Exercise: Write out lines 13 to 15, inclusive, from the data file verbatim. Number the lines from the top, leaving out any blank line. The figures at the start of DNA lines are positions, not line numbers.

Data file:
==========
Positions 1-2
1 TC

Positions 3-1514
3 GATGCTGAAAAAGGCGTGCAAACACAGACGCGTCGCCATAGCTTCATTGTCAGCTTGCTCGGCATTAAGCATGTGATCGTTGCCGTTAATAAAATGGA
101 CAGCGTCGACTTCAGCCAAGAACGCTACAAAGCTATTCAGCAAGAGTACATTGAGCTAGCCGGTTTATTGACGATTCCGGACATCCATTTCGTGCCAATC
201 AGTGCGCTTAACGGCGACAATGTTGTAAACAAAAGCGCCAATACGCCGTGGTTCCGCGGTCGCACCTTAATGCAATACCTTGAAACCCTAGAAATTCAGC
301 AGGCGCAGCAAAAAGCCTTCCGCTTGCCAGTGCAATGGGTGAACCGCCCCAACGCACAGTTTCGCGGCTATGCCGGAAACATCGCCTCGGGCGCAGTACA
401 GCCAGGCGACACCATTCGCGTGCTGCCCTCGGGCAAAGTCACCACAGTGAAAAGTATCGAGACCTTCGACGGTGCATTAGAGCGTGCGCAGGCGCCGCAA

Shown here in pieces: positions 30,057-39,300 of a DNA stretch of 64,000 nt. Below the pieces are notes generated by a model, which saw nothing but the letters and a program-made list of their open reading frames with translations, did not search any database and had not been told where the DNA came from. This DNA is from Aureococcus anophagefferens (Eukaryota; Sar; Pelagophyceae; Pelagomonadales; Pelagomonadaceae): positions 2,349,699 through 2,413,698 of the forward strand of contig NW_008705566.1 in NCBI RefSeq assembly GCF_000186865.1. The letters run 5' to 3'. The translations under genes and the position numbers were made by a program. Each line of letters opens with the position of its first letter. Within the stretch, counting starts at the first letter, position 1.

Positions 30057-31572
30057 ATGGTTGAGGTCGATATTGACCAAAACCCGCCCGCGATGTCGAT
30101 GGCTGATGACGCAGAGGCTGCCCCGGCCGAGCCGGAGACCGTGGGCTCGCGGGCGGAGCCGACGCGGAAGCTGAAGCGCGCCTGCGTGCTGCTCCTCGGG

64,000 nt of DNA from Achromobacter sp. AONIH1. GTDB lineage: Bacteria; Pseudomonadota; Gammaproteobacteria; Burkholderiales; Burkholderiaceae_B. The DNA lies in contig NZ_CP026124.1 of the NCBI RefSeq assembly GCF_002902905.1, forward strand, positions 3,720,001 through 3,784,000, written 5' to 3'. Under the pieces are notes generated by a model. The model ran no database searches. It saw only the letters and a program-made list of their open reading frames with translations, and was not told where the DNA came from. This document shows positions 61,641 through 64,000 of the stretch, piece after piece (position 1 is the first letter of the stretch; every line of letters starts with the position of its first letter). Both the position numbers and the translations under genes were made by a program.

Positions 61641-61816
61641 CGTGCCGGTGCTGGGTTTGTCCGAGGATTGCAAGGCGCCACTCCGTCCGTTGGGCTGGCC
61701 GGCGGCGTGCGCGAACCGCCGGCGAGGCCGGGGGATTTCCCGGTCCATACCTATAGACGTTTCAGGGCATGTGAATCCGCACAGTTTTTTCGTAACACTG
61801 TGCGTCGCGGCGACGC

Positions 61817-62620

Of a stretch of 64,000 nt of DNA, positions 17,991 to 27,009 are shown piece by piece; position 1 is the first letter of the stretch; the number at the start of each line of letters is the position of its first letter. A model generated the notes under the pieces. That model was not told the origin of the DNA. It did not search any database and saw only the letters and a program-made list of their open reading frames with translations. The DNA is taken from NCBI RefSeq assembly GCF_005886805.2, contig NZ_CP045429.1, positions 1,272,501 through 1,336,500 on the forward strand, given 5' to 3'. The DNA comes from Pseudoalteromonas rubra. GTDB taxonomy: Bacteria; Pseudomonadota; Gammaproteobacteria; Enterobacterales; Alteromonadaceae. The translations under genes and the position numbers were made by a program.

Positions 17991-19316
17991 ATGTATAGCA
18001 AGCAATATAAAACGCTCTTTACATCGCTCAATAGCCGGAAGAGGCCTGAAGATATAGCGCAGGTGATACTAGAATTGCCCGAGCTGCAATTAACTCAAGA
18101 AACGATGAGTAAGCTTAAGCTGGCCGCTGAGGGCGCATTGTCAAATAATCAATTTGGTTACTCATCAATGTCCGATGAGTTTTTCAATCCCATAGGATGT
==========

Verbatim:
64,000 nt of DNA from Achromobacter sp. AONIH1. GTDB lineage: Bacteria; Pseudomonadota; Gammaproteobacteria; Burkholderiales; Burkholderiaceae_B. The DNA lies in contig NZ_CP026124.1 of the NCBI RefSeq assembly GCF_002902905.1, forward strand, positions 3,720,001 through 3,784,000, written 5' to 3'. Under the pieces are notes generated by a model. The model ran no database searches. It saw only the letters and a program-made list of their open reading frames with translations, and was not told where the DNA came from. This document shows positions 61,641 through 64,000 of the stretch, piece after piece (position 1 is the first letter of the stretch; every line of letters starts with the position of its first letter). Both the position numbers and the translations under genes were made by a program.

Positions 61641-61816
61641 CGTGCCGGTGCTGGGTTTGTCCGAGGATTGCAAGGCGCCACTCCGTCCGTTGGGCTGGCC